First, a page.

UMP Review – Child of God

A disturbing drama based on Cormac McCarthy’s novel is a playground for an amazing leading role of Scott Haze, but fails to fully engage emotionally


Rarely does it happen a movie is so creepingly disturbing, visually hideous, but at the same time marks a “path” you follow with disregard of these malfunctions. James Franco’s adaptation of Cormac McCarthy’s “Child of God” is a gruesome picture, bursting with violent images, “walking” on a very thin ice, but eventually – it is hard to claim it’s an astonishing piece of cinema. Although Franco weavens his feature with an ubiquitous “artsy” spirit, “Child of God” ends up being a vastly wasted potential.

Lester Ballard (Scott Haze) is a mentally ill recluse, who lives in the woods somewhere in the American backwater. He exists outside the social framework and finds it extremely hard to adjust himself. Being excluded by the society, he finds an obnoxious activity, which attracts the attention of the local community.

Hands down to Scott Haze for his performance. Ballard is unspeakably hideous, terrifying and appalling and the actor puts all his charisma into the role. Observing Lester’s progressive “dehumanization”, slow process of becoming a danger to the community, is absolutely fascinating thanks to Haze’s interpretation of Ballard. It takes a lot of courage and hard work to go as deep into the psychology of the character as this actor did. All the small gestures, wicked eyesight, strange, crooked walk – all that contributes to the fantastic work of Scott Haze. I assume that for many viewers, Ballard would be too extreme and psychedelic to handle, but one is certain – Haze’s role is practically the only reason to watch Franco’s drama.

Putting aside Haze’s role, Ballard’s story is gross and only an exceptionally skillful director would strike the perfect balance between the direct, disturbing imagery and suspensful atmosphere. In other words, Franco’s main flaw is that he’s driven by the flaming desire to shock his audience. This approach caused him to mistakenly focus on the violent graphics, omitting the brilliant, psychological potential of McCarthy’s novel. As a consequence, instead of an intelligent insight into the human, hideous nature, we received an artistic, yet absolutely disgusting portrayal of a psychokiller, who lives in a cave. And despite Haze’s groundbreaking performance, Franco used the actor’s skills too excessively and turned it against the film. Paradoxically, the more we see of Haze’s fantastic role, the more tired we get of it. And it’s entirely the director’s fault – observation of a degraded mind could be fascinating just like it happened in “Perfume: The Story of a Murderer”.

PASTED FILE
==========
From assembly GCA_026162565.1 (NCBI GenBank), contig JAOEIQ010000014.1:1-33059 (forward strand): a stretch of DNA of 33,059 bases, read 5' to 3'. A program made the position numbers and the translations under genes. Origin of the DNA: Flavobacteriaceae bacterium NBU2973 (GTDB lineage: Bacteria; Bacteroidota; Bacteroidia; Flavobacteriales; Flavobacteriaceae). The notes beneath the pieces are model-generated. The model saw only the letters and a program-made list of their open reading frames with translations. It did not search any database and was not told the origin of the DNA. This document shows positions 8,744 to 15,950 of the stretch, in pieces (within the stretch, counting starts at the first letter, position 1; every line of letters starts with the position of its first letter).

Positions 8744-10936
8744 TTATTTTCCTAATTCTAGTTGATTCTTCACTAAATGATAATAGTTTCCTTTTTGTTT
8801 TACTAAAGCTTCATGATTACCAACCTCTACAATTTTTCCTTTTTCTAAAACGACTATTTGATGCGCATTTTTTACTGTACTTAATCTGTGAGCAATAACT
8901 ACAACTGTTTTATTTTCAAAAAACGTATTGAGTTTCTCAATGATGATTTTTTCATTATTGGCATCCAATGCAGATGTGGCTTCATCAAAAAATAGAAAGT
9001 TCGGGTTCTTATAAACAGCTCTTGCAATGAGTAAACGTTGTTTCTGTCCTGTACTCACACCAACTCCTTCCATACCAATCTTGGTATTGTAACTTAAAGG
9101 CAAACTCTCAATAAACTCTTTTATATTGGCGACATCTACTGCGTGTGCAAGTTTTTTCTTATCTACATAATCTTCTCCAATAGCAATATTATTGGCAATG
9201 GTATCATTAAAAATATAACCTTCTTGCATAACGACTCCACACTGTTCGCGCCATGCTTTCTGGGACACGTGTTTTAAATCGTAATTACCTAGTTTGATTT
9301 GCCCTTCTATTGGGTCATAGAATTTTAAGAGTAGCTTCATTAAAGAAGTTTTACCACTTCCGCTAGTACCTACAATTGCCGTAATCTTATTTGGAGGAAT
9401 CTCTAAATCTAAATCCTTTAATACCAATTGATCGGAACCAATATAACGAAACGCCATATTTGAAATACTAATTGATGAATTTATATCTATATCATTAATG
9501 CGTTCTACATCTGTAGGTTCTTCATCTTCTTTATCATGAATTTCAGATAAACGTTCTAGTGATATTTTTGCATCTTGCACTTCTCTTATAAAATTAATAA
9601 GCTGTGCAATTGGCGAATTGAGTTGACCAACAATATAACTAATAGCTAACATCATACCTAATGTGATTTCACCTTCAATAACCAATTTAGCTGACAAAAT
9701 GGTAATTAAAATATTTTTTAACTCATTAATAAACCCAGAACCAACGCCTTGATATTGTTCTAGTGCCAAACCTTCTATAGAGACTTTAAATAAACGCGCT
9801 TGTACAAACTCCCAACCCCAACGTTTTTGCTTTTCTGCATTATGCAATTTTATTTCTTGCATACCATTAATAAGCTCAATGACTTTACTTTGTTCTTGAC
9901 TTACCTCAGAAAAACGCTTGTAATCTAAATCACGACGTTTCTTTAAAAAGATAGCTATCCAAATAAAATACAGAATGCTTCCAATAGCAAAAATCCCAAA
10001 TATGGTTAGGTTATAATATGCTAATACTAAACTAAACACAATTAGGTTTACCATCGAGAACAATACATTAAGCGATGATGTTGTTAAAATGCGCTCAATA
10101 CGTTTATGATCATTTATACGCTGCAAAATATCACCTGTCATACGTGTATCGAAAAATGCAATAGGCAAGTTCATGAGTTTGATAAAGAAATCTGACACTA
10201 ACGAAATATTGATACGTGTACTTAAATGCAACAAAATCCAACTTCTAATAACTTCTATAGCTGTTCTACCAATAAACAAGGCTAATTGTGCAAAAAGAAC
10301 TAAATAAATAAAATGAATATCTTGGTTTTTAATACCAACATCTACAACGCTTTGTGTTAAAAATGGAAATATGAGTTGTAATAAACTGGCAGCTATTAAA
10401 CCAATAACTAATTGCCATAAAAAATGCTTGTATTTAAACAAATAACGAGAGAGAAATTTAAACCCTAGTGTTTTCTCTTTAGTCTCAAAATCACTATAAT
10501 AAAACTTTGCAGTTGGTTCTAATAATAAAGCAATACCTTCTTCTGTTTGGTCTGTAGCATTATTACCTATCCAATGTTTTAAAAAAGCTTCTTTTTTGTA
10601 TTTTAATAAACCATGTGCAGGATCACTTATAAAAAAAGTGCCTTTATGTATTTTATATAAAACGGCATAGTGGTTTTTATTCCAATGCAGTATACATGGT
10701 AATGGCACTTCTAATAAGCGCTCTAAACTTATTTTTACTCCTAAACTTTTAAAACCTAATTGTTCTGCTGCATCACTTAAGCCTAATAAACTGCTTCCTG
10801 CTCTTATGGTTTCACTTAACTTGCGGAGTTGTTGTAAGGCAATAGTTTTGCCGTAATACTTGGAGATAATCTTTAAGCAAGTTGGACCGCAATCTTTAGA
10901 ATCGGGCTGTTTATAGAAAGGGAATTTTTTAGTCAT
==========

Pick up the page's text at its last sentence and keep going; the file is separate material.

Franco’s film is even more interesting in terms of how blatant it is, when looking at its “components” separately. The soundtrack is just to the point, mainly focused around folk stylistics, capturing at the same time the American province atmosphere and the dark side of the story. The cinematography, as mentioned previously in this review, is greatly picturesque, once hermetic, once letting to fully breathe in the story. Franco gloats about this artsy piece he’s playing, but frankly, the more we see of it, the more auto-thematic it becomes. And obviously, this happens unintentionally.

“Child of God” could be a breakthrough for Franco. He is ambitiuosly seeking attention and such a story could really boost his current position as an indie filmmaker. The actor-director cannot be completely criticized, because there is a lot of goodness in this horrifying portrayal. Sadly, Franco didn’t manage to make full use of the potential he was given on a plate. Hopefully, he will continue working on this “side” of camera – it seems to me he’s way more talented as a director than actor.

UMP Grade: 30/50

(Cinematography: 8, Plot: 4.5, Acting: 8, Soundtrack: 5.5, Quaintness: 4)

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